- MAJOR: Social Science Research
- COLLEGE: Princeton University
“I’ve been blessed with parents who kept me conscious of racial dynamics in America.”
Near the end of the traumatic 2019-2020 pandemic school year, George Floyd died at the hands of police officers. Jediah Thomas, then a freshman, was galvanized as were millions of Americans.
What could a 14-year-old do?
Jediah convened a small group of friends on Zoom to talk. Word spread, and the conversation grew to include a wide swath of the Tech community, including staff. It mushroomed into a series of virtual town halls that covered school issues as well as the broader national ones. Jediah and his group also reached out for discussions with elected officials, including state senator Zellnor Myrie, a Tech alum, about NYPD and school safety officer training policies.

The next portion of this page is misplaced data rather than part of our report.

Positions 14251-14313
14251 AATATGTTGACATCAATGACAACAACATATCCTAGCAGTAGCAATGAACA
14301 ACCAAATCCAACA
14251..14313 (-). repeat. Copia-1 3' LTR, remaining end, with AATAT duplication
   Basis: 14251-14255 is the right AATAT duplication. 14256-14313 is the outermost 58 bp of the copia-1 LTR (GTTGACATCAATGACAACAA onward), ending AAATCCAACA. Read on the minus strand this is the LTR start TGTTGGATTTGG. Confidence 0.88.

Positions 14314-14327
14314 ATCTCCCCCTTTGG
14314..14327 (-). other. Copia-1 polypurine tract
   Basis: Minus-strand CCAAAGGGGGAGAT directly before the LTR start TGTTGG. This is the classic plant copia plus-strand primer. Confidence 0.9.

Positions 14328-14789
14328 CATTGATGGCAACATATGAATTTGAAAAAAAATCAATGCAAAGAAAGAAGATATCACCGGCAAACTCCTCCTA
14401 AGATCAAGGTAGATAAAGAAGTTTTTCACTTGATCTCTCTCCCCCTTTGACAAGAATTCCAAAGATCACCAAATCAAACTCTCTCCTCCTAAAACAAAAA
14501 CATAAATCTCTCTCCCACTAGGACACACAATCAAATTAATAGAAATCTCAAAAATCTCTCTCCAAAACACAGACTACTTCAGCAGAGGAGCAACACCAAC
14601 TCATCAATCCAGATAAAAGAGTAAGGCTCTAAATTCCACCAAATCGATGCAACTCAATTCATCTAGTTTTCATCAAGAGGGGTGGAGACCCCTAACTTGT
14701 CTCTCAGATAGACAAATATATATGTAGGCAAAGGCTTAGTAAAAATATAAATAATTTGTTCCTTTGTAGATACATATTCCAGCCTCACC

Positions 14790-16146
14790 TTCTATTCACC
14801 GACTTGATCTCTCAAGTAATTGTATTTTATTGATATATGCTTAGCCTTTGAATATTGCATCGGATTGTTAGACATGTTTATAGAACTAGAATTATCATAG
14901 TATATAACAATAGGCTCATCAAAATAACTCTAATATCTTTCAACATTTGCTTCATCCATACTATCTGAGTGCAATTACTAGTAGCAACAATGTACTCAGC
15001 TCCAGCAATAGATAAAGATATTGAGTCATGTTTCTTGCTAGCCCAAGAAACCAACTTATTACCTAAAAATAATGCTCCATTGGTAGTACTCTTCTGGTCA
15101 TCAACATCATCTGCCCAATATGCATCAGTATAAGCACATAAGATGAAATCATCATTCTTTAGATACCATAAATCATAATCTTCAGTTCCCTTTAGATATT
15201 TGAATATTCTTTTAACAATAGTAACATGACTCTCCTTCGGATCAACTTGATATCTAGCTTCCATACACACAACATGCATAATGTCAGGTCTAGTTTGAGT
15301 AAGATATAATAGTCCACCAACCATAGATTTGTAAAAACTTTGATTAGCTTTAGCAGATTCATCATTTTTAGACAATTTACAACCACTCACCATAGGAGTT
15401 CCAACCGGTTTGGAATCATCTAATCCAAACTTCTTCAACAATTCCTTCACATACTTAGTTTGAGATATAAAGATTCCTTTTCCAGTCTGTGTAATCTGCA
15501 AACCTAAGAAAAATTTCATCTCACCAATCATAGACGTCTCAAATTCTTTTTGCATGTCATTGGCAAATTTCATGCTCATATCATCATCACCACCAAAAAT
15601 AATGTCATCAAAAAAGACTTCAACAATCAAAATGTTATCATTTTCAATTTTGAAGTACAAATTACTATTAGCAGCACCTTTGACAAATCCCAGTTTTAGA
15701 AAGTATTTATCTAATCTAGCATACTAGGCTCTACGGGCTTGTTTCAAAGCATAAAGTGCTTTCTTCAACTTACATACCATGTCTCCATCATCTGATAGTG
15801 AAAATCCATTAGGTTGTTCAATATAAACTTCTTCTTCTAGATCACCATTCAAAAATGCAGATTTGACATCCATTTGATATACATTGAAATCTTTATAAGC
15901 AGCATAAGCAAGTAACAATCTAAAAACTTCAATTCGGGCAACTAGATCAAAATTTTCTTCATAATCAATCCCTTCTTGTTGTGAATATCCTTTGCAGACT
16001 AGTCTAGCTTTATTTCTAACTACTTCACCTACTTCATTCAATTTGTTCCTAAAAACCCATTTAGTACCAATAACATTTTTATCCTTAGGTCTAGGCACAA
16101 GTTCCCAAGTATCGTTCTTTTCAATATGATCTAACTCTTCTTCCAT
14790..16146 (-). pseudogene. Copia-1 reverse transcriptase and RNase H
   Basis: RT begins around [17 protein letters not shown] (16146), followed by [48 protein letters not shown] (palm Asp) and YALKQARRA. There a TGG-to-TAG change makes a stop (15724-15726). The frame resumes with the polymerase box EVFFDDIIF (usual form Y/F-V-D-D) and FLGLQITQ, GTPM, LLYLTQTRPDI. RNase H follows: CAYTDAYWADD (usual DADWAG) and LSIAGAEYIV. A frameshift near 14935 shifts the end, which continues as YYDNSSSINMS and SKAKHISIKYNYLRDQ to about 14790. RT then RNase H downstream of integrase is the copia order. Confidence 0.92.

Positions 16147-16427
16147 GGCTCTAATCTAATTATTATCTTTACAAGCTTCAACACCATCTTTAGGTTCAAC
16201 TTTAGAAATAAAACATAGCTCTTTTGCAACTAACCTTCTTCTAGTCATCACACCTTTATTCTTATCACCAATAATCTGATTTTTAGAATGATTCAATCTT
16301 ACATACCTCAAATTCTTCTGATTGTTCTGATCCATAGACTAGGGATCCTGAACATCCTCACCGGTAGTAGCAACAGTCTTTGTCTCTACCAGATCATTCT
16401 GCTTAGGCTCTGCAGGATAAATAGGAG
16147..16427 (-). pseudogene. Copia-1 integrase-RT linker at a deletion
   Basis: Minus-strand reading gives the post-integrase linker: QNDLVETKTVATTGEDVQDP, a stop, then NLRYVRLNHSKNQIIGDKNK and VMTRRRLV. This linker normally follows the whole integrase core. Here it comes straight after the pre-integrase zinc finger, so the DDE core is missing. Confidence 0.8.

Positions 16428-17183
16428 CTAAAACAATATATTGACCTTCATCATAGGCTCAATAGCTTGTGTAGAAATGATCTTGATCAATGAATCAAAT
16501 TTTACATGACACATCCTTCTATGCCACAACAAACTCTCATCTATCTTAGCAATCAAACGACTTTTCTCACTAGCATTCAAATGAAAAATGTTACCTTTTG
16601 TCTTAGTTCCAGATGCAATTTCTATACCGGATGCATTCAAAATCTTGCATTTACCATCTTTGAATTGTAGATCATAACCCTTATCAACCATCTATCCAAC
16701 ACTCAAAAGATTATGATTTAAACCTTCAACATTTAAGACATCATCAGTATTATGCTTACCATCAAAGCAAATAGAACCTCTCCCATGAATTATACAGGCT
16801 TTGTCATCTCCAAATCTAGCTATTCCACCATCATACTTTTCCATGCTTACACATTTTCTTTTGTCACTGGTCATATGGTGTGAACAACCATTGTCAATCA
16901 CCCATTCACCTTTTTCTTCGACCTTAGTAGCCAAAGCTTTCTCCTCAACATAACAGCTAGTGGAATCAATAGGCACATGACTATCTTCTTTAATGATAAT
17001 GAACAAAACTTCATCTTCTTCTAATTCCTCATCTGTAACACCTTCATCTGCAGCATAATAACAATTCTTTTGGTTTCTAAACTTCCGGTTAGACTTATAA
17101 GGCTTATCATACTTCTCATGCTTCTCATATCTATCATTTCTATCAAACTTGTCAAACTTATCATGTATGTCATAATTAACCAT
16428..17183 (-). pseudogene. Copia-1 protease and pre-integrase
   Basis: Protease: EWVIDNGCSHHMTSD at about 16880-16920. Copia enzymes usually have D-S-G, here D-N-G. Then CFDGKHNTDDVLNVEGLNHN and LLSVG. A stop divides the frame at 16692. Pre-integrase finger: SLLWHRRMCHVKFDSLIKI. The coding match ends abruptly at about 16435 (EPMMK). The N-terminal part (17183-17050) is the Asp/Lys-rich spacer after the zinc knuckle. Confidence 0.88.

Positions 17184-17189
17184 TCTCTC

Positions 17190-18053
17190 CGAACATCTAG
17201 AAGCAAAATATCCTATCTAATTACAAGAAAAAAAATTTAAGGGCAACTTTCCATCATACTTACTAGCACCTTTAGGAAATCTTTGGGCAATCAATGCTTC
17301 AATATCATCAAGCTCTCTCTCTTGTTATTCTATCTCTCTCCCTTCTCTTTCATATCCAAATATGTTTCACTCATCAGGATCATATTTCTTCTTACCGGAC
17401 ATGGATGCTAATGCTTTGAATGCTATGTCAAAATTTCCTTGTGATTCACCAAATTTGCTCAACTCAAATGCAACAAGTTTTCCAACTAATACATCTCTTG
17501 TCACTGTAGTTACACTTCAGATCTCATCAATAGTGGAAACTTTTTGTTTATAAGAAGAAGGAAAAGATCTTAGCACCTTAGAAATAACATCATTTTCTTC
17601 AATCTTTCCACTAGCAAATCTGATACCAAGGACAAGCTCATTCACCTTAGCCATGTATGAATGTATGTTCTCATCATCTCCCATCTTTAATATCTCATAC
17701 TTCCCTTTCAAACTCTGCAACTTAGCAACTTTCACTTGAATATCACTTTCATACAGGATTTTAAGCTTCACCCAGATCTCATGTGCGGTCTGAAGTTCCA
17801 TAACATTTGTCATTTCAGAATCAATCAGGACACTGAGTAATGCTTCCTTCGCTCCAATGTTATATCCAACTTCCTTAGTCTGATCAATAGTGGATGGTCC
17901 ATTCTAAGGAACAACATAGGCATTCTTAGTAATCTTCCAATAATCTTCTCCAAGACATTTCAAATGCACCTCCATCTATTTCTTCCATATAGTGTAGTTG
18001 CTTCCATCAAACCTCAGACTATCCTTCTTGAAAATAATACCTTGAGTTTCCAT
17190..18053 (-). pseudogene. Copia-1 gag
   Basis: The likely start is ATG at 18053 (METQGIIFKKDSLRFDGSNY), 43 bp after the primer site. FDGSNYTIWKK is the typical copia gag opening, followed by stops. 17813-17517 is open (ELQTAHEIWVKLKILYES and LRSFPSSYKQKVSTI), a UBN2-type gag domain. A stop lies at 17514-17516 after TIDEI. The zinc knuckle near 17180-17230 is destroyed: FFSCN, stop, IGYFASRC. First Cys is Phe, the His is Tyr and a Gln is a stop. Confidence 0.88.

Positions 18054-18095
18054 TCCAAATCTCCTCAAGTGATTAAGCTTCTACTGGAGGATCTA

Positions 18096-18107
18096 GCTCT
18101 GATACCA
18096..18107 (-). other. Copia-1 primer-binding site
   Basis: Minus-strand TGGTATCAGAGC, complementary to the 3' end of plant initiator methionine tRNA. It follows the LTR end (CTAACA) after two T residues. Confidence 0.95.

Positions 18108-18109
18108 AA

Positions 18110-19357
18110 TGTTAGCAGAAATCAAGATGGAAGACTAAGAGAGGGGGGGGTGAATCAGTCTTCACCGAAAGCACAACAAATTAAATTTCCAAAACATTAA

The following school year, attention turned to raising the visibility of race-related issues in the classroom. Jediah and his peers focused on Black History Month, urging teachers – in all disciplines – to highlight Black concerns and Black culture more prominently in their lessons.
Many faculty responded. One math teacher devised a lesson that graphed the redlining of underserved communities to highlight inequities. “It pushed the needle,” Jediah said of the efforts.
Jediah became student body president and is now in a PhD track undergraduate chemical engineering program at Howard University.
I’ve been blessed with parents who kept me conscious of racial dynamics in America.
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